Luxury vehicles evoke visions of buttery soft leather seats, a killer sound system and the elevated status of arriving somewhere in style.
Not long ago, electric lighting and indoor plumbing were considered a luxury. For that matter, so were mobile phones. But notions of luxury often change with technological advancements and cultural shifts.
Imagine a future in which your car monitors your heartbeat and calls for help if there is cause for concern. Or, you can take a business call while your passenger keeps up the carpool karaoke because you can raise and lower a sound barrier at will.
Such ideas are on the radar for Lexus. The luxury division of Toyota surveyed 3,000 U.S. consumers from Gen Z to baby boomers to discover their thoughts about the future of luxury.
The survey results and other forward-looking ideas will be explored by Lisa Materazzo, vice president of Lexus marketing, during her presentation April 8 at MediaPost’s Marketing: Automotive conference at the New York International Auto Show.
As a leading luxury brand, Lexus has always sought to anticipate luxury consumers’ expectations.
“From the very beginning, our greatest curiosity hasn’t been machines, it’s been people,” Materazzo says. “What moves them? What makes them tick? It’s the inspiration for everything we do. From the products we craft to the dealership experience, it’s what makes us uniquely Lexus.”
More than half of those surveyed (56%) feel that luxury is better described as a lifestyle of experiences than a collection of belongings. This trend is projected to continue, as the majority (73%) believe that identifying luxury with experiences over belongings will be just as, if not more, important in the next decade.
Indeed, looking to the future, successful luxury brands will differentiate themselves with quality experiences and service, not just quality products.
A majority (86%) of those surveyed expect luxury brands to provide exceptional experiences — from being highly responsive to customers’ needs, providing expert support, and focusing on the details; to the personal touch, such as knowing the customer’s name and preferences and even attention to the sensory, such as scent, lighting and mood.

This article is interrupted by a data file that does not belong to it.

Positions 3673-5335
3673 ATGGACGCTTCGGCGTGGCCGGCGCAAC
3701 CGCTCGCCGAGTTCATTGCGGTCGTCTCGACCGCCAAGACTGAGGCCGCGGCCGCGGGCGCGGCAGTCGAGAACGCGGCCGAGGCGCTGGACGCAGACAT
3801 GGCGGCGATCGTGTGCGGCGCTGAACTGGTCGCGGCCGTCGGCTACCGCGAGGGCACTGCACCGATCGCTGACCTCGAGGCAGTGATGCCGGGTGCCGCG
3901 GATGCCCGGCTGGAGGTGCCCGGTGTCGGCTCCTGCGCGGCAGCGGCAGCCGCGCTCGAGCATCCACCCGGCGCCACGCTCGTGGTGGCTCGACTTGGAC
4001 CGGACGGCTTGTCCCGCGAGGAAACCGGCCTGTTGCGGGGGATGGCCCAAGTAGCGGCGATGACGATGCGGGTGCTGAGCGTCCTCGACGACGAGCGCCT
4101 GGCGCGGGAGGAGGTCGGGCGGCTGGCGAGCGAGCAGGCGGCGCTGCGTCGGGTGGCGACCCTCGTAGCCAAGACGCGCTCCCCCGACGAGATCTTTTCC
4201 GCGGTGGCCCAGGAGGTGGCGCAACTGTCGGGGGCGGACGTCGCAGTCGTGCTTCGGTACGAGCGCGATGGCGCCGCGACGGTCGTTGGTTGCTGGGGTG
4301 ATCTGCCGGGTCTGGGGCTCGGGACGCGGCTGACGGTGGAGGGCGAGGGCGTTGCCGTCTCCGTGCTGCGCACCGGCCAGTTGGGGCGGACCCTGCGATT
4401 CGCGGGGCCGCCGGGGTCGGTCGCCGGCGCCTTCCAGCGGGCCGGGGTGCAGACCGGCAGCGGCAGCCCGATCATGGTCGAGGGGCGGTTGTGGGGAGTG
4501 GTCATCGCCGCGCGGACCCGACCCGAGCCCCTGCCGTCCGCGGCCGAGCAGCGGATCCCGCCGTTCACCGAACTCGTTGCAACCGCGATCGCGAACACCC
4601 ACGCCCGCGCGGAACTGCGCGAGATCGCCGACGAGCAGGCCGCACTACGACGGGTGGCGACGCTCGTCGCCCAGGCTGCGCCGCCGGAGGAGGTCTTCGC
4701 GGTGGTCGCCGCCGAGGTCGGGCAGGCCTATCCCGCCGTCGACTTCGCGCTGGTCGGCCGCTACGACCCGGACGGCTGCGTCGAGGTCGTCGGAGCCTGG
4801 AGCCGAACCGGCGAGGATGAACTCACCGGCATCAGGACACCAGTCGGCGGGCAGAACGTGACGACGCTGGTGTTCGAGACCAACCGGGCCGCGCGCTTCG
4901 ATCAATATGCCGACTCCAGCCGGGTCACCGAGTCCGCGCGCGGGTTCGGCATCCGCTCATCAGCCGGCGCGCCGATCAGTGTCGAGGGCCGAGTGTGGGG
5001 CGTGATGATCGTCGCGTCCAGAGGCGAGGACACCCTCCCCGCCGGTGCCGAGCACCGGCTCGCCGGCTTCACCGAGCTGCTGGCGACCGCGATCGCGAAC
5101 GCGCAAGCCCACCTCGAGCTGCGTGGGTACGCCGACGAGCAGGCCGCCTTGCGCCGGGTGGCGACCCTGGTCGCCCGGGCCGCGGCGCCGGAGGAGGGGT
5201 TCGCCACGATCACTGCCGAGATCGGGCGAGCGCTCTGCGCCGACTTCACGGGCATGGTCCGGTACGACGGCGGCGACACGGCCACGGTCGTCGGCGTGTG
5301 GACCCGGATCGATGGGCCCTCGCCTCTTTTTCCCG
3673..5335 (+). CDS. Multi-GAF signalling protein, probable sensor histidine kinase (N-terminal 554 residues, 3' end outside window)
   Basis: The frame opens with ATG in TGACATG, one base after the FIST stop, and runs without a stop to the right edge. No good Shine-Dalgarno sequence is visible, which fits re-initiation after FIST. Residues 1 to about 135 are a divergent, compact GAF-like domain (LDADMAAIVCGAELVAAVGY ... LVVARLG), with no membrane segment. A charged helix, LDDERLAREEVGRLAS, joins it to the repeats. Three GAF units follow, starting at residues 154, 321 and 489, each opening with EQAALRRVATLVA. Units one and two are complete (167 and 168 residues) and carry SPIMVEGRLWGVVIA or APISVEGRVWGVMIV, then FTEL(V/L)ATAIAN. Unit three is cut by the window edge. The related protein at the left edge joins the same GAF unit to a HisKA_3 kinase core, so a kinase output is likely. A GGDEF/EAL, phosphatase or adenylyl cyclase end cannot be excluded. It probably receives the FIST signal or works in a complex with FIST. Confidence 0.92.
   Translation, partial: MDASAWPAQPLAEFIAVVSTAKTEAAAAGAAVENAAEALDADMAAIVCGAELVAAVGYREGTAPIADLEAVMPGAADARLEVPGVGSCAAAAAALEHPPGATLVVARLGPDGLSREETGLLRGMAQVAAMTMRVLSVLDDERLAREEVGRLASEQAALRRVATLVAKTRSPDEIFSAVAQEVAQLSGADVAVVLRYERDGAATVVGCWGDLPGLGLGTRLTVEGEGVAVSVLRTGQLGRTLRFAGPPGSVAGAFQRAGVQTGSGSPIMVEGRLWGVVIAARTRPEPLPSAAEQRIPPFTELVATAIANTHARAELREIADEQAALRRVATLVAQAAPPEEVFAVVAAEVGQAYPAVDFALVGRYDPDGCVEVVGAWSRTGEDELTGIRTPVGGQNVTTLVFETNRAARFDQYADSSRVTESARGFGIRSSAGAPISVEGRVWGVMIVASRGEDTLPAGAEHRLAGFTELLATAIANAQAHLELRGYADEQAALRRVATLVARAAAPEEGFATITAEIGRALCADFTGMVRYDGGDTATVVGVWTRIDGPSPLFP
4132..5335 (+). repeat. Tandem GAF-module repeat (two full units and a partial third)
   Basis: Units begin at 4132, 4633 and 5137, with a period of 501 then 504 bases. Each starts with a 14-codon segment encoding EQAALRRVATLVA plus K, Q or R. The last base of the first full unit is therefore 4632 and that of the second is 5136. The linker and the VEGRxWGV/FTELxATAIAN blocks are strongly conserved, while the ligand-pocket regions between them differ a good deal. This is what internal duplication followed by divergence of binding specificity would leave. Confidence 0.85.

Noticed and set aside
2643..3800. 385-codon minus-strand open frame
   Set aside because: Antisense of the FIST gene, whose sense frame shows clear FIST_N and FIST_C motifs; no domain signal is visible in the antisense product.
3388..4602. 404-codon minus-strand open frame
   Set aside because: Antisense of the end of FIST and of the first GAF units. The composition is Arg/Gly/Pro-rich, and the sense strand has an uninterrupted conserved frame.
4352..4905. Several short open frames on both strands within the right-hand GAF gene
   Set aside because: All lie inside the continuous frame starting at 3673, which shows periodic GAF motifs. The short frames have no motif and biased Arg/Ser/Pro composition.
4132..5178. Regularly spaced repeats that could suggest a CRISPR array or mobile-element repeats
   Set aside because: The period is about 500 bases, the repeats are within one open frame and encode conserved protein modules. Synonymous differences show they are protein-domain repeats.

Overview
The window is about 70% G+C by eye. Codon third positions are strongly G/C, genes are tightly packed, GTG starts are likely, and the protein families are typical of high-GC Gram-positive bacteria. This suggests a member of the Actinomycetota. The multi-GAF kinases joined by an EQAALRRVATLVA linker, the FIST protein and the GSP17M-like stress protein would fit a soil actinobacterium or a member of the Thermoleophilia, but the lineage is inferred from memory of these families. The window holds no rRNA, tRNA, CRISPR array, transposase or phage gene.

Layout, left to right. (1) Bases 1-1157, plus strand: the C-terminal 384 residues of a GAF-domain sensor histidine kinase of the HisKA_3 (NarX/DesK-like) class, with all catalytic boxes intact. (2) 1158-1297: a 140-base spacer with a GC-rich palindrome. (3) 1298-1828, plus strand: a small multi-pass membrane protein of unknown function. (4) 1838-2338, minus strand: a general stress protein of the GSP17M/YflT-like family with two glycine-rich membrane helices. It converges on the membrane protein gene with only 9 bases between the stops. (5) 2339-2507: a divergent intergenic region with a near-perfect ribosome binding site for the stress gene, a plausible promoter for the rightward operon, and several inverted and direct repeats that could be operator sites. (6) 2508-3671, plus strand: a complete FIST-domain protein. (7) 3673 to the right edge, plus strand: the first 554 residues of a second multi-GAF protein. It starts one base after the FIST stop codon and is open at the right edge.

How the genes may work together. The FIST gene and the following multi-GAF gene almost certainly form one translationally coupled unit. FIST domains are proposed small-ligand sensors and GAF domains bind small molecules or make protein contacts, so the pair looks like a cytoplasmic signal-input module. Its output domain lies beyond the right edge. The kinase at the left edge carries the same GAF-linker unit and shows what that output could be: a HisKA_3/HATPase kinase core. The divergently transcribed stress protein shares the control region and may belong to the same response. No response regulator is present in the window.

Most Americans expect luxury brands to have environmentally friendly manufacturing processes (81%). More than seven in 10 also believe luxury brands should act like leaders on issues surrounding sustainability (71%).
Respondent are open to innovative materials to help satisfy their demand for more sustainable manufacturing practices. In fact, nearly half (48%) look to see more original materials like faux leather and lab-grown diamonds in the future.
Scrutiny of how luxury brands embody “green” behavior is expected to intensify. Looking into the future, this expectation as a luxury requirement increases by 8 percentage points, with nearly a third (30%) saying it will be essential.
Some product categories are also held to a higher standard than others. Americans are more likely to say being environmentally friendly is more of a “must-have” for luxury brands in categories like beauty/cosmetics, food and beverage, and automotive.
Americans want personalization to be built into the purchase process. Thinking ahead to the future, almost all (93%) expect to see just as much, if not more, features from luxury brands allowing them to make special requests. In fact, more than half (51%) are hoping to see additional tools and innovation supporting ways to customize their online luxury orders.
Thirty years from now, Americans predict mind-reading technology, space travel and flying cars will be luxury symbols. Indeed, advanced technology leads the list in terms of what luxury is expected to look like in the year 2050. Top on the list are devices for mind reading, space vacations, flying cars, dream recording technology and brain-implant devices to aid memory.